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ProQuest Co. Announces Management Shake-Up
by
Posted On November 11, 2002
On October 29, ProQuest Co. announced a change in management and a reorganization that creates a new business unit within the company. The changes came 1 week after ProQuest reported this year's third quarter earnings and lowered expectations for the fourth quarter. In the announcement, ProQuest said that "Joe Reynolds, formerly president of the company's Information and Learning segment, has left the company to pursue other interests."

As part of a "strategy for growth in the education market," ProQuest also announcedthat it would form ProQuest Education, a new unit within its Information and Learning segment that will serve educators and further publishing partnerships worldwide. ProQuest Education will be directed by Alan Aldworth, ProQuest's president and chief operating officer. XanEdu, which launched in July 2000 and had reported to Reynolds, will be a core business within this new education unit.

Aldworth said: "We appreciate Joe's contributions to ProQuest and to the Ann Arbor community over the past 4 years. We respect his personal career choices and wish him well in his future endeavors."

The announcement stated that while the company would not "directly replace Joe Reynolds as the head of the Information and Learning segment, it anticipates appointing leaders for both of the internal units—ProQuest Education and ProQuest Information and Learning—in 2003. Both internal and external candidates will be considered for these new positions."

Reynolds was named president and CEO of UMI in April 1998 and continued as president of the Information and Learning unit when the company became ProQuest. He was previously CEO of the ITP School and Career Education Group, a unit of International Thomson Corp. During his 15 years with Thomson, Reynolds held a number of senior management positions and built a significant track record in the education market. Under his leadership, the Information and Learning unit re-branded as ProQuest, developed the ProQuest service, and launched the Digital Vault digitization project.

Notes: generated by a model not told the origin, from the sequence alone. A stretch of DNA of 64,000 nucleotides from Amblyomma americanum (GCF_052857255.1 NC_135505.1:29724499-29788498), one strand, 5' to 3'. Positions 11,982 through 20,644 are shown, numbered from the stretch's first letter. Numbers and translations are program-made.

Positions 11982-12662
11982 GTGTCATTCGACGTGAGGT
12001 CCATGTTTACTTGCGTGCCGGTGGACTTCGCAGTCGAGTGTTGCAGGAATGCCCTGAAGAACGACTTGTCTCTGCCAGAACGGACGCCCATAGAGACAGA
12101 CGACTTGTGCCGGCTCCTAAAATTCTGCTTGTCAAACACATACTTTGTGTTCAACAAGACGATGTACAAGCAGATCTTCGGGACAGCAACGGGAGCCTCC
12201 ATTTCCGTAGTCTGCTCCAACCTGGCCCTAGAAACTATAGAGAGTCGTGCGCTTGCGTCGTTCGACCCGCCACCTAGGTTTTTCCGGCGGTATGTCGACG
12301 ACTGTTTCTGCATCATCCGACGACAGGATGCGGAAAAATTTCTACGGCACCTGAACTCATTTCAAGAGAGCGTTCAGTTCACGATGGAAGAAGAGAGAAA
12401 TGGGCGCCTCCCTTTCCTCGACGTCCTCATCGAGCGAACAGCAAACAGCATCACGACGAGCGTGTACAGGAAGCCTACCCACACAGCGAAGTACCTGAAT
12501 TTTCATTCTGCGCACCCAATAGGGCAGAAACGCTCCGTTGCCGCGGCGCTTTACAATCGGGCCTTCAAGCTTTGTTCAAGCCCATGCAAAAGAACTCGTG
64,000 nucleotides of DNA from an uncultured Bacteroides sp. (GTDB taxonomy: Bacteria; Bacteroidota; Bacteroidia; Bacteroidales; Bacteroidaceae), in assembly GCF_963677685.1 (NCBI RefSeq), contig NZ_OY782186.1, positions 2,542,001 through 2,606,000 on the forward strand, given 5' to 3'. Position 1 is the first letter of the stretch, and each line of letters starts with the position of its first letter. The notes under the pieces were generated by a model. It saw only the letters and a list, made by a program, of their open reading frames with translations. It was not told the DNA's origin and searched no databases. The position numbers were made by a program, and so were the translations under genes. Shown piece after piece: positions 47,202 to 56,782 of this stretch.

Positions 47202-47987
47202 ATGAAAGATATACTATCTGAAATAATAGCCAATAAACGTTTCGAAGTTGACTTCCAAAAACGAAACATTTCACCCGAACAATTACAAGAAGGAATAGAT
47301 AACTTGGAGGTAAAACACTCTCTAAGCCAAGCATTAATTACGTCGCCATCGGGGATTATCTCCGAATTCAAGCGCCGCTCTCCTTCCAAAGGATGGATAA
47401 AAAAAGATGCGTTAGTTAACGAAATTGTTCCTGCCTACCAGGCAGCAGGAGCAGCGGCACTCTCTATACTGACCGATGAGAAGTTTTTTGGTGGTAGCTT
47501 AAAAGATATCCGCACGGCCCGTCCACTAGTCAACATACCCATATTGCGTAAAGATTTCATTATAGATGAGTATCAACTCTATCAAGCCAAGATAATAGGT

On October 22, the company reported fairly strong third-quarter results. Revenues increased 8 percent to $106.4 million, compared to $98.6 million for the third quarter of 2001. In the Information and Learning segment, revenues increased 8 percent to $61.7 million in the third quarter, compared to $57.4 million for the same period last year. The company attributed the growth to increased sales of electronic products and XanEdu CoursePacks. Mark Trinske, ProQuest's vice president of investor relations, stressed that 8-percent growth in the current economy should be considered quite good.

However, the company lowered its previously announced 9 to 13 percent revenue growth projection for the fourth quarter to 8 percent. In a conference call with analysts, ProQuest representatives indicated that the tough economy in general (resulting in lower sales by ProQuest's resellers) and the loss of consortial contracts for its electronic products in particular were responsible for the lowered growth projection. One spokesperson noted that the company's competitors had recently won some three key consortia contracts worth $4 million by offering lower prices, but said, "we will not give our products away."

In a phone interview, Trinske said that ProQuest had eight consortia contracts up for renewal in 2002. It won back five of them and lost three to EBSCO. He said the company would work aggressively to renew contracts coming up in 2003 and to win new customers. One of the three (and the largest) lost contracts was with OhioLINK. When I checked with Tom Sanville, OhioLINK's executive director, he indicated that the consortium had made its vendor choice based on the value proposition offered. He said, "It was a combination of price and content, and we found the best value in EBSCO."

ProQuest will continue to sell value-added products, such as its historical newspapers, reference database products, and specialized databases, to individual libraries. XanEdu is not yet profitable, but the company expects it to be so by the end of 2003.

In addition to the Information and Learning side of the company, ProQuest also has a Business Solutions segment that delivers comprehensive parts information, in electronic form, to the automotive market.


Paula J. Hane is a freelance writer and editor covering the library and information industries. She was formerly Information Today, Inc.’s news bureau chief and editor of NewsBreaks.


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